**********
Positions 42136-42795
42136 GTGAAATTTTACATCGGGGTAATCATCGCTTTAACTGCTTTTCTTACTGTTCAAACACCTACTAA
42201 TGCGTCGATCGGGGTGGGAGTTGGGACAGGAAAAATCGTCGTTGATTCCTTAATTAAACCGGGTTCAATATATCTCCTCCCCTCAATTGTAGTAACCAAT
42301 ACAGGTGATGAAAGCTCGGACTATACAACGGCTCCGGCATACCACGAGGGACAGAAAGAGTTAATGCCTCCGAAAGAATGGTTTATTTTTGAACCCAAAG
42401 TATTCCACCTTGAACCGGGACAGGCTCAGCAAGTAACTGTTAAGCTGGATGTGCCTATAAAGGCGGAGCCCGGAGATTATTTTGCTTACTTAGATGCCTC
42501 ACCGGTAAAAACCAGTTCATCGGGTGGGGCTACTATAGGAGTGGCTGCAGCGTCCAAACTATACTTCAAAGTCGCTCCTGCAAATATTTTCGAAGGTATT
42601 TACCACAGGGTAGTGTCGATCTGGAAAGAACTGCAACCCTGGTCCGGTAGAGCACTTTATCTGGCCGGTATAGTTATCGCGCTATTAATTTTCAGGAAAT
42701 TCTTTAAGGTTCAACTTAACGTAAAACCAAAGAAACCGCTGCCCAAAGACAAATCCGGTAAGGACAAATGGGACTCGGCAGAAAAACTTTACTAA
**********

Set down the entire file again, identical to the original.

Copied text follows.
Positions 42136-42795
42136 GTGAAATTTTACATCGGGGTAATCATCGCTTTAACTGCTTTTCTTACTGTTCAAACACCTACTAA
42201 TGCGTCGATCGGGGTGGGAGTTGGGACAGGAAAAATCGTCGTTGATTCCTTAATTAAACCGGGTTCAATATATCTCCTCCCCTCAATTGTAGTAACCAAT
42301 ACAGGTGATGAAAGCTCGGACTATACAACGGCTCCGGCATACCACGAGGGACAGAAAGAGTTAATGCCTCCGAAAGAATGGTTTATTTTTGAACCCAAAG
42401 TATTCCACCTTGAACCGGGACAGGCTCAGCAAGTAACTGTTAAGCTGGATGTGCCTATAAAGGCGGAGCCCGGAGATTATTTTGCTTACTTAGATGCCTC
42501 ACCGGTAAAAACCAGTTCATCGGGTGGGGCTACTATAGGAGTGGCTGCAGCGTCCAAACTATACTTCAAAGTCGCTCCTGCAAATATTTTCGAAGGTATT
42601 TACCACAGGGTAGTGTCGATCTGGAAAGAACTGCAACCCTGGTCCGGTAGAGCACTTTATCTGGCCGGTATAGTTATCGCGCTATTAATTTTCAGGAAAT
42701 TCTTTAAGGTTCAACTTAACGTAAAACCAAAGAAACCGCTGCCCAAAGACAAATCCGGTAAGGACAAATGGGACTCGGCAGAAAAACTTTACTAA